After the Six Day War, Rothberg also became chairman of the American Friends of Hebrew University of Jerusalem, and then of its World Board of Governors. Rothberg, together with the president of the university, Abraham Harman, spearheaded fund-raising that was crucial in building the Mount Scopus Campus.

When the crisis on the campuses in the US sparked student takeovers and revolts, Rothberg decided that the time had come to build on the existing One-Year Overseas Program, which he had initiated in 1955, and create anall-inclusive School for Overseas Students at Hebrew University, which now bears his name: The Rothberg International School.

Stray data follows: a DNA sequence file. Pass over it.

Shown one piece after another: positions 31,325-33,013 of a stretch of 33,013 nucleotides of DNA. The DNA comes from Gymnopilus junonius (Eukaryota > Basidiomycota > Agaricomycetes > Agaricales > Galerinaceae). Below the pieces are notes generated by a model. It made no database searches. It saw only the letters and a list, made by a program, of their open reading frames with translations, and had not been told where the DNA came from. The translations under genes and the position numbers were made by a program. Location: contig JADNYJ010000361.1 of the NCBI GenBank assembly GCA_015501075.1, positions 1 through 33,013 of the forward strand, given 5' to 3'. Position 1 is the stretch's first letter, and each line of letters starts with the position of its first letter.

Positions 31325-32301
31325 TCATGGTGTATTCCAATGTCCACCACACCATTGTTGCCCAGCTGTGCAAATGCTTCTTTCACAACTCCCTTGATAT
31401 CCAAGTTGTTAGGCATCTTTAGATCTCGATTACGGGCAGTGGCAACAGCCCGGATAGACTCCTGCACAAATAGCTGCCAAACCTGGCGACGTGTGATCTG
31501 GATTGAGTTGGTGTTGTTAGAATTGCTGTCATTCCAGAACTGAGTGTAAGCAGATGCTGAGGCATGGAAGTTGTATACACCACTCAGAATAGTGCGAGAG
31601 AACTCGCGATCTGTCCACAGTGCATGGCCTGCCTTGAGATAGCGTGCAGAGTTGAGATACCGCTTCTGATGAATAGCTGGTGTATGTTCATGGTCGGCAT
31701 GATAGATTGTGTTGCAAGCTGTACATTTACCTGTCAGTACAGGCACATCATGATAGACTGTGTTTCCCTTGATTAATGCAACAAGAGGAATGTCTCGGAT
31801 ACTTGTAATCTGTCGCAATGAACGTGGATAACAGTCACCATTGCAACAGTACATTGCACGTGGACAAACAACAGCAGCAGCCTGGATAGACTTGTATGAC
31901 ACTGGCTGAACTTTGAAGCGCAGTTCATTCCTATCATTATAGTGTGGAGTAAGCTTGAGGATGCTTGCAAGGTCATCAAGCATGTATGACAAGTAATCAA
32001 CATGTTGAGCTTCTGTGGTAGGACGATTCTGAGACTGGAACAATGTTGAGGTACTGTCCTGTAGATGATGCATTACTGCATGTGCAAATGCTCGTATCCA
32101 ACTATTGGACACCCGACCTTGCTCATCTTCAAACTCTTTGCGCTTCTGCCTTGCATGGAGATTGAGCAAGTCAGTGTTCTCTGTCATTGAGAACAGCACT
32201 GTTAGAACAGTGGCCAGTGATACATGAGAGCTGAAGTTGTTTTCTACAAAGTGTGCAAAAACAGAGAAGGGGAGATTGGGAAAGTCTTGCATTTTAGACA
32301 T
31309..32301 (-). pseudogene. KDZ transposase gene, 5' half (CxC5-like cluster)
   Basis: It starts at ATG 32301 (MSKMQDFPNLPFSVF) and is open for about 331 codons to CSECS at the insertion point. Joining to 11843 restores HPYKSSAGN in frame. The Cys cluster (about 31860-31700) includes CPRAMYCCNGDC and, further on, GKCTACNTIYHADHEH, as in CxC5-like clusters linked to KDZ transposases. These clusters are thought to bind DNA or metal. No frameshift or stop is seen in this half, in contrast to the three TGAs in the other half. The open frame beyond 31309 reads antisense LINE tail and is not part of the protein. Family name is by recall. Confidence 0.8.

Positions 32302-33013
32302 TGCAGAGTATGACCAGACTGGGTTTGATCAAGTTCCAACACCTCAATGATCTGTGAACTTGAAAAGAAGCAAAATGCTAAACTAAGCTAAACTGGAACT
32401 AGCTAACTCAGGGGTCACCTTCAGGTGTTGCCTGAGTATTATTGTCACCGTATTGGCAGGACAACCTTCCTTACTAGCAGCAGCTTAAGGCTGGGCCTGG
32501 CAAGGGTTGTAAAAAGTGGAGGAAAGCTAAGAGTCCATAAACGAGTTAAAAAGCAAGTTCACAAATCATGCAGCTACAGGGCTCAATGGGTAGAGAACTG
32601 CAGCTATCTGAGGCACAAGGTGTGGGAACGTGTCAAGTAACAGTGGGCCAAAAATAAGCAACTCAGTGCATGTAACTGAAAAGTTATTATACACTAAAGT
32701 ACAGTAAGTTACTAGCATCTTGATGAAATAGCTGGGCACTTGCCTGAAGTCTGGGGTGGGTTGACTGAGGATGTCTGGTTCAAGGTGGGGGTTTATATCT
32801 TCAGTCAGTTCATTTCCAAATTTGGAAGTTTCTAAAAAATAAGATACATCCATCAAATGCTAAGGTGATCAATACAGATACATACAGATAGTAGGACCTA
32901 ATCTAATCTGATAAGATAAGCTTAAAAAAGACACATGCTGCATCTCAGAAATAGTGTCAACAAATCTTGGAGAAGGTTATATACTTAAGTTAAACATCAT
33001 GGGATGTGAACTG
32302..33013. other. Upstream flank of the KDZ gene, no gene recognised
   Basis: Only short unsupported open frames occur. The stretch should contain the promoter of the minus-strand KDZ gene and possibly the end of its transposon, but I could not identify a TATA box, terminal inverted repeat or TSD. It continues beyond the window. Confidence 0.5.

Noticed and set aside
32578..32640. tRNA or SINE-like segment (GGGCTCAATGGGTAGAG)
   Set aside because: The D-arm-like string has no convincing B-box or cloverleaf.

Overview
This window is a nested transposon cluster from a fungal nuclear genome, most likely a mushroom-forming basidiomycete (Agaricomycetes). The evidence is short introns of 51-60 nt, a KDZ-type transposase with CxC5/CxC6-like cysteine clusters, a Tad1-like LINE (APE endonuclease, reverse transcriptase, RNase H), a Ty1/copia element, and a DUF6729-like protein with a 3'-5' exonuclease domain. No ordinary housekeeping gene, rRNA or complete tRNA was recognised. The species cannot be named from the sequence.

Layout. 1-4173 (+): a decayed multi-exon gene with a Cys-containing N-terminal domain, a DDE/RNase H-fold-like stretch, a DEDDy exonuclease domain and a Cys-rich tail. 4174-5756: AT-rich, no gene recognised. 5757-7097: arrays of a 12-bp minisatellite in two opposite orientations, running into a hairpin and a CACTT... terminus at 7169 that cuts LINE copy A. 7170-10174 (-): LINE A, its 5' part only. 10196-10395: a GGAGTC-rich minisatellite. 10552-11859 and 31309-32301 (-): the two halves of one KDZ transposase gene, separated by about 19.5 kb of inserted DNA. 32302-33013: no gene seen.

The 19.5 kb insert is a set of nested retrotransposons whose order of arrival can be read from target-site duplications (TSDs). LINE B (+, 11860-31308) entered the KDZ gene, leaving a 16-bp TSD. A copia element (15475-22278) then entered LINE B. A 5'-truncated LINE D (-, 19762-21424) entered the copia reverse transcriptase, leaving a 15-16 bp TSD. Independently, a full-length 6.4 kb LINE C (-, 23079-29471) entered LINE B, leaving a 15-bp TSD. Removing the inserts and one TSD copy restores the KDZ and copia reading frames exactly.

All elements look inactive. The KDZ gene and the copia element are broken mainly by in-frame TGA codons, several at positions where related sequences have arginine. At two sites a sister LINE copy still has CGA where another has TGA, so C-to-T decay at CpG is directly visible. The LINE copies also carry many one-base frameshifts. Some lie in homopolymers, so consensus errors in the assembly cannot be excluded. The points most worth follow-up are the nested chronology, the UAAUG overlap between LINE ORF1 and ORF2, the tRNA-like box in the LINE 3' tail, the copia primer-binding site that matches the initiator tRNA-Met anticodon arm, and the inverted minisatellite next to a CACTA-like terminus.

There is not a millimeter at Hebrew University that has not been enhanced or improved by Sam Rothberg. Among others, the Scopus Amphitheater and the grounds of the Givat Ram campus bear the Rothberg name. He established a Glaucoma Center in Tel Hashomer Hospital, and he did not neglect his hometown of Peoria, Illinois. Its Jewish community and Bradley University felt his imprint and generosity.

Rothberg won friends in Israel and throughout the world through his unswerving loyalty to them. His life partner and wife, Jean, his children, all supported him in his leadership role, often at the expense of shared time and family moments. Their daughter Heidi, is carrying on the leadership role for Hebrew University and many other projects.